“KYCs are important for AML to function properly,” Leslie elaborated, “when you couple this with proper legislation, it will encourage businesses and partners to trust the platform, improve its network, and hence, benefit users within the ecosystem over the long term.”

Here’s a screenshot of a Coinhako account. As you can see from the prompts, the user has yet to re-verify his account with the mandatory KYC/AML steps. He needs to do so if he wants to continue using the platform.

But, enough about the serious stuff—cryptocurrencies actually have some feel-good, altruistic uses after all.

Today, with a cryptocurrency wallet, you can support social causes like Direct Relief and The Water Project. This is helpful because the transaction is recorded on an immutable network, so you’re assured that it reaches their wallet (and not siphoned off in middlemen commissions en route to where it really matters).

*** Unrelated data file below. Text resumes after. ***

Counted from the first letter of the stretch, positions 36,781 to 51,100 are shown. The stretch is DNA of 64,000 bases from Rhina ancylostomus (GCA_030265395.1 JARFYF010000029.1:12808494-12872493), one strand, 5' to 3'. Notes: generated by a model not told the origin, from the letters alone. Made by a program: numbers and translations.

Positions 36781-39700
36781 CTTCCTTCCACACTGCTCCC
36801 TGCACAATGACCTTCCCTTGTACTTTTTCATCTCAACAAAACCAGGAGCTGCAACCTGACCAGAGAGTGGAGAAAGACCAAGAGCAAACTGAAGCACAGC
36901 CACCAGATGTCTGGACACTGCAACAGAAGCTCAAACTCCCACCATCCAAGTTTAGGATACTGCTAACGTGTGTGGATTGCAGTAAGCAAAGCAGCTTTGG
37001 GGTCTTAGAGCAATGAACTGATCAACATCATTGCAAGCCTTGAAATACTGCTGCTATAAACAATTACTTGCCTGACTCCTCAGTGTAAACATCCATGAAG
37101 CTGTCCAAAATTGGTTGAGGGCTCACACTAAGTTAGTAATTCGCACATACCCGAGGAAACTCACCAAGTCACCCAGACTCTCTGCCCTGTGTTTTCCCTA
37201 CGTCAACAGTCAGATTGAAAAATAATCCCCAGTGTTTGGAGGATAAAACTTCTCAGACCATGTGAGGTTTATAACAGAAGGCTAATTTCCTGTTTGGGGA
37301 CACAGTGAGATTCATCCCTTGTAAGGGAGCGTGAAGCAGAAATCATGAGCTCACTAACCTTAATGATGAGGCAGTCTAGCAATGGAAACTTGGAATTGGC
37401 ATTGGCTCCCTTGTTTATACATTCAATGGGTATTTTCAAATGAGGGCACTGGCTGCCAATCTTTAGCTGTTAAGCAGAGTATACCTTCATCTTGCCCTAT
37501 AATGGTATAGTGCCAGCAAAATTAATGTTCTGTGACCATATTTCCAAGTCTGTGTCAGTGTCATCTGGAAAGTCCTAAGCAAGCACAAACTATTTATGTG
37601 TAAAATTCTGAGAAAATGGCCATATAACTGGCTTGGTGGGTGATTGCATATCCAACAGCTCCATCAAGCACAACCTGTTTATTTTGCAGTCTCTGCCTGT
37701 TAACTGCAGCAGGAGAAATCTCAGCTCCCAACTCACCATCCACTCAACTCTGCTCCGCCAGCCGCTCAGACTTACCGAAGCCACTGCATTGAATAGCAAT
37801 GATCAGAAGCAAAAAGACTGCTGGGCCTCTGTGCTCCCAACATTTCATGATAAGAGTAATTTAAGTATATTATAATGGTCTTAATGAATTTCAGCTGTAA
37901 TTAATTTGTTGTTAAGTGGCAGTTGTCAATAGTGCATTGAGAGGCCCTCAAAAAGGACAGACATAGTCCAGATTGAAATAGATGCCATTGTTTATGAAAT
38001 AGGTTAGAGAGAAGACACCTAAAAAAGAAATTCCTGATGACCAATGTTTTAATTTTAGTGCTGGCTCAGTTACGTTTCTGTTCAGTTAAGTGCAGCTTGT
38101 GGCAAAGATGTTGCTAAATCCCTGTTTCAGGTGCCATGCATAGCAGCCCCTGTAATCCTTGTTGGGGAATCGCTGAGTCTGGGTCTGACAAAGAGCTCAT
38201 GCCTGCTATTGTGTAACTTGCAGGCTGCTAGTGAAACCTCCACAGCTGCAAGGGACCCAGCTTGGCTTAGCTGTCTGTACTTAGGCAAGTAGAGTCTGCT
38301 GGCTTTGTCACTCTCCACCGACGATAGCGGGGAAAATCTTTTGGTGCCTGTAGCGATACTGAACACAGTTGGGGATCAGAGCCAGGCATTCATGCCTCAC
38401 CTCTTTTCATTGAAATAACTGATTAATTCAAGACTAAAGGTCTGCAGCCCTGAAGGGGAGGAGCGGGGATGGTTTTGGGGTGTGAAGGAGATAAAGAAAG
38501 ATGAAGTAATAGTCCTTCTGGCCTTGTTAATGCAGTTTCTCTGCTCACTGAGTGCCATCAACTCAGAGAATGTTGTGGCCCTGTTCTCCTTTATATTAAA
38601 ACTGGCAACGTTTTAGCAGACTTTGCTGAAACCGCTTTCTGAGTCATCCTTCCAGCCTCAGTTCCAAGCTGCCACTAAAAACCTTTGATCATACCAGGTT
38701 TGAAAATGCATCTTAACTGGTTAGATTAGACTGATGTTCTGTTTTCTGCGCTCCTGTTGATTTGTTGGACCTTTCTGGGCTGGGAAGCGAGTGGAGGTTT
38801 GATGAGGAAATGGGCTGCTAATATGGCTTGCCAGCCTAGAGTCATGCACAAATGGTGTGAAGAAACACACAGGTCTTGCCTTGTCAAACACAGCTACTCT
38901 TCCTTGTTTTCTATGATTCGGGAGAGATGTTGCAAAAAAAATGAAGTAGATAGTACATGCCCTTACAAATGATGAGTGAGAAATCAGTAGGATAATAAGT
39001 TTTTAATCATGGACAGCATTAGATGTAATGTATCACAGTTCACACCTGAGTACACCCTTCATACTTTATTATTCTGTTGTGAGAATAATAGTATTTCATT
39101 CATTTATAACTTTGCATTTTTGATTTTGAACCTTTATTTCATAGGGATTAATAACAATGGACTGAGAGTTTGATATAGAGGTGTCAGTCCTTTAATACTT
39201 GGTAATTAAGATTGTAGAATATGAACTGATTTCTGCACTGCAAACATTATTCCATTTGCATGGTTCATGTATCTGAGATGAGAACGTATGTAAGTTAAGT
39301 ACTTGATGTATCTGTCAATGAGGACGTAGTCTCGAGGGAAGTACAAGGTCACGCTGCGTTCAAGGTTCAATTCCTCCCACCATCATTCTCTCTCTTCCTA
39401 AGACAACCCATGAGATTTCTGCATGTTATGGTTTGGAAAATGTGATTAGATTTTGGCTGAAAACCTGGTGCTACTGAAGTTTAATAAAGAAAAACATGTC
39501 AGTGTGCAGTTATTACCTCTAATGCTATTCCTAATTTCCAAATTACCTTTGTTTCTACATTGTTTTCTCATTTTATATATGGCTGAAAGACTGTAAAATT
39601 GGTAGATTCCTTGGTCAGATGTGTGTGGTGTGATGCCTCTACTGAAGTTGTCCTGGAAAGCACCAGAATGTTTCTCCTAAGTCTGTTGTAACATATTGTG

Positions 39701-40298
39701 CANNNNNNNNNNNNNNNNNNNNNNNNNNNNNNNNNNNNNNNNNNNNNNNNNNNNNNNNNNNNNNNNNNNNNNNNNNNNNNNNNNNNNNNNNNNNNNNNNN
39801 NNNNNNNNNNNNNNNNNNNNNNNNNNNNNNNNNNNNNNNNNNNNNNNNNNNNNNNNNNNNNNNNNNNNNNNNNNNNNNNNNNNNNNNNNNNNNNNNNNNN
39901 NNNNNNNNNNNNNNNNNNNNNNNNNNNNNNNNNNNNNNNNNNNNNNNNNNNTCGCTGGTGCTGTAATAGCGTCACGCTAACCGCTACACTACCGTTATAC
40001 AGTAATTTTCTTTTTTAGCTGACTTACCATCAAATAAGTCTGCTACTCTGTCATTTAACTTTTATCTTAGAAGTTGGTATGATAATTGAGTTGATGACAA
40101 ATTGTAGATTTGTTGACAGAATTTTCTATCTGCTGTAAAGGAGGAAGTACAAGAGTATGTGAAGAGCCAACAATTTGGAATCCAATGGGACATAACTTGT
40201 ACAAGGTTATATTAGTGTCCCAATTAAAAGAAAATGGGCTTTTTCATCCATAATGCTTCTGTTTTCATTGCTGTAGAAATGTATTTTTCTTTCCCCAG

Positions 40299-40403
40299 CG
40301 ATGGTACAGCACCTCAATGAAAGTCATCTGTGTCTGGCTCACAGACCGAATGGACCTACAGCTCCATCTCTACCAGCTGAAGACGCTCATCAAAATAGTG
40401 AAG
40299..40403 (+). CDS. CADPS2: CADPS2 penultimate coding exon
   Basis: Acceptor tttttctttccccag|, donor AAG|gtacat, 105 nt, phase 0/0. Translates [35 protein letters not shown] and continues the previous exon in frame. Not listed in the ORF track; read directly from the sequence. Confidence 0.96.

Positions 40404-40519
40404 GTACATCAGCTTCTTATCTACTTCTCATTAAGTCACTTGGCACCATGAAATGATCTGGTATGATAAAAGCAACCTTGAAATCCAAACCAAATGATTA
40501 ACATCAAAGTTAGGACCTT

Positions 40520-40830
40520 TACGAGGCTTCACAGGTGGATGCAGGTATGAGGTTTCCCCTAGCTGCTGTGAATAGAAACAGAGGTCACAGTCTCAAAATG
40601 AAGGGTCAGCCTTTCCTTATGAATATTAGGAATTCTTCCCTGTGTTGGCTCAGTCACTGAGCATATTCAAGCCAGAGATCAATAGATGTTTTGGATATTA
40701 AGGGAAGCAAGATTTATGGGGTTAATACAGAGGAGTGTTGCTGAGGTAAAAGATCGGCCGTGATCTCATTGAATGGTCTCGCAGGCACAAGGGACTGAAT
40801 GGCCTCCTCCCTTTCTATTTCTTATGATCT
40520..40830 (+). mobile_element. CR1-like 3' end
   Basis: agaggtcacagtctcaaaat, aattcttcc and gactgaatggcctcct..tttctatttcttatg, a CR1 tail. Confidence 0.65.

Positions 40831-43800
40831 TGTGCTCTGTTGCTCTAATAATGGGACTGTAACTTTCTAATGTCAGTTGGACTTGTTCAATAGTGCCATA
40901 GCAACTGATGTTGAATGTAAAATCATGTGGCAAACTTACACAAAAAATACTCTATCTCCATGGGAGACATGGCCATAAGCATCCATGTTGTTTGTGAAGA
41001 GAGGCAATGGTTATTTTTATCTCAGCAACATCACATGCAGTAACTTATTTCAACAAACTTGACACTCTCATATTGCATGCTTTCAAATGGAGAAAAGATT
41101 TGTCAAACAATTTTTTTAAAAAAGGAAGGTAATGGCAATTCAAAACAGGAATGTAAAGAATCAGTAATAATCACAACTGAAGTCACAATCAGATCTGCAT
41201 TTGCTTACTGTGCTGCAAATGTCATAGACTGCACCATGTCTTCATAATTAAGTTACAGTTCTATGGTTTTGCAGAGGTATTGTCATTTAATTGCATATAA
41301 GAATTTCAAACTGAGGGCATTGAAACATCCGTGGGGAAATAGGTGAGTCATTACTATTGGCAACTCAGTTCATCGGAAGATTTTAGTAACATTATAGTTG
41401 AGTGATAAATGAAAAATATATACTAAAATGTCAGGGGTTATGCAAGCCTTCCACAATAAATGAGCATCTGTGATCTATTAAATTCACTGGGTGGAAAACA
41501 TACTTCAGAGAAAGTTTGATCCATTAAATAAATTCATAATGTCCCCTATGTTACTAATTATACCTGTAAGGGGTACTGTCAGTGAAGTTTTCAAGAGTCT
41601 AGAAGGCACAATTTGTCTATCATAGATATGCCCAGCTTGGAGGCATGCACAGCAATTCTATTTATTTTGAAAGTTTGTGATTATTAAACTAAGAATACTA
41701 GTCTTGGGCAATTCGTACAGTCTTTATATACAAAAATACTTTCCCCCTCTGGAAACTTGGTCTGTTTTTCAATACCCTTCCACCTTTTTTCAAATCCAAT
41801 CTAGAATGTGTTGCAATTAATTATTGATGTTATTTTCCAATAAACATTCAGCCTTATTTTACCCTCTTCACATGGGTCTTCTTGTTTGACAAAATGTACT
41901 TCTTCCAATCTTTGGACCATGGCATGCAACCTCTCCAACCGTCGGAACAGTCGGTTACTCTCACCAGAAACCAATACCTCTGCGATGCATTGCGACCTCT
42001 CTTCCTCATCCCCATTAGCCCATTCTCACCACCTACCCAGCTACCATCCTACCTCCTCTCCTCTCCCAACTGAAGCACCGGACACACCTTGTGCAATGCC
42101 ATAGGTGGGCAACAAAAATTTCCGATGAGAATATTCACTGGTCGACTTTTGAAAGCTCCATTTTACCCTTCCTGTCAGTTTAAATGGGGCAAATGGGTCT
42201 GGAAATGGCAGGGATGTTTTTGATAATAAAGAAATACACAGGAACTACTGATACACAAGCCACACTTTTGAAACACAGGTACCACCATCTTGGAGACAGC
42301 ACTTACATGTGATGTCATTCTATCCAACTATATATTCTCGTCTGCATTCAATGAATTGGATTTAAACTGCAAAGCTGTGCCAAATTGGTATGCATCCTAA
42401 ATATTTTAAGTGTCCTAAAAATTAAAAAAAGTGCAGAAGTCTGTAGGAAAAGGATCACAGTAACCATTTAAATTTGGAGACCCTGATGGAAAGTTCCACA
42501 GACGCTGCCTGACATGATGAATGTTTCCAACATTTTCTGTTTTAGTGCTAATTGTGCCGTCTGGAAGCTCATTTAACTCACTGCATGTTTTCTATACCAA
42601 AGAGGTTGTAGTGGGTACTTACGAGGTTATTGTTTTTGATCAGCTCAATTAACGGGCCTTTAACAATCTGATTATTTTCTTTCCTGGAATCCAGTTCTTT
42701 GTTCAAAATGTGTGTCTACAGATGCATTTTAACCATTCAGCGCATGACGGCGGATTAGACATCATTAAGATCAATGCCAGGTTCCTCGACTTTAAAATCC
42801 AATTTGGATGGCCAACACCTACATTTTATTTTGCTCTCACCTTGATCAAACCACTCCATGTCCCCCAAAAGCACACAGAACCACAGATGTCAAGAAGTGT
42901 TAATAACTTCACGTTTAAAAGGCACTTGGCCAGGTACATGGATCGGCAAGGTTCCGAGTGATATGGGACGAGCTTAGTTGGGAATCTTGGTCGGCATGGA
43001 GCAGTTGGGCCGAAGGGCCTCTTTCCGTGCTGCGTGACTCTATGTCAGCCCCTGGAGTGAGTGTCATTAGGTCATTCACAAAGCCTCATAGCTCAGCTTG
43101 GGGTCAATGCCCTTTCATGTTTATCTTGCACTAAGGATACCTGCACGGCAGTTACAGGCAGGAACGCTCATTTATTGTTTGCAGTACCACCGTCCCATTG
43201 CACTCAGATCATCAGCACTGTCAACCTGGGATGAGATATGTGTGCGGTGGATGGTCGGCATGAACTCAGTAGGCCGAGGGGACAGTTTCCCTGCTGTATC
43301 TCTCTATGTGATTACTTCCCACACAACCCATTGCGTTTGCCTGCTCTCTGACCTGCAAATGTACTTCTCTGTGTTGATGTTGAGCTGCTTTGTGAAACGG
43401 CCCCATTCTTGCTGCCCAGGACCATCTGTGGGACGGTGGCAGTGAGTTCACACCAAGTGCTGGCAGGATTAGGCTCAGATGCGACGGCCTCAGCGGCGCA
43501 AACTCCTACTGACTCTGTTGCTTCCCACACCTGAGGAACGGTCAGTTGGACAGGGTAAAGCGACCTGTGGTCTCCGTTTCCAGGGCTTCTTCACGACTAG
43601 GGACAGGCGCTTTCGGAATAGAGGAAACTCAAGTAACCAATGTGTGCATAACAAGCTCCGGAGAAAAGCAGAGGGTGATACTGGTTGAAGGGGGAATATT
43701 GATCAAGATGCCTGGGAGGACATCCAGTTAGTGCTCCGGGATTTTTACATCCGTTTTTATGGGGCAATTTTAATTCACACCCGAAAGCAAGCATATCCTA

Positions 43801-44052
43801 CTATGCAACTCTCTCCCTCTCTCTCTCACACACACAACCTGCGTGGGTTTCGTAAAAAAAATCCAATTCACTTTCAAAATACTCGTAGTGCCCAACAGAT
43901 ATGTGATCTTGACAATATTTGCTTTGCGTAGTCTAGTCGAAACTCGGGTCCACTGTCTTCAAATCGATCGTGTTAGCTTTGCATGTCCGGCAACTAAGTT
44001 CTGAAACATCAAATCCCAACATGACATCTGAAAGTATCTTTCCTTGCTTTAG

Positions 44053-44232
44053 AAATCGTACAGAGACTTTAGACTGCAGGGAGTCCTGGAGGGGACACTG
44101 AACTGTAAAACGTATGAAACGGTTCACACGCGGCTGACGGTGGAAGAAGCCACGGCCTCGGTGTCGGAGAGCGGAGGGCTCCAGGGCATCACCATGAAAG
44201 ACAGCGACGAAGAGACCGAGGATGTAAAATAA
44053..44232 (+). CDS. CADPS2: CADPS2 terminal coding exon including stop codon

Despite its price fluctuations, Bitcoin has gained a slow but steady acceptance as a form of payment among merchants worldwide. Travel companies like CheapAir, Richard Branson’s Virgin Galactic, food delivery services like Germany’s Lieferando, online software and gift card services like Microsoft, BigFishGames, Twitch and Bitrefill have been accepting Bitcoin for some time.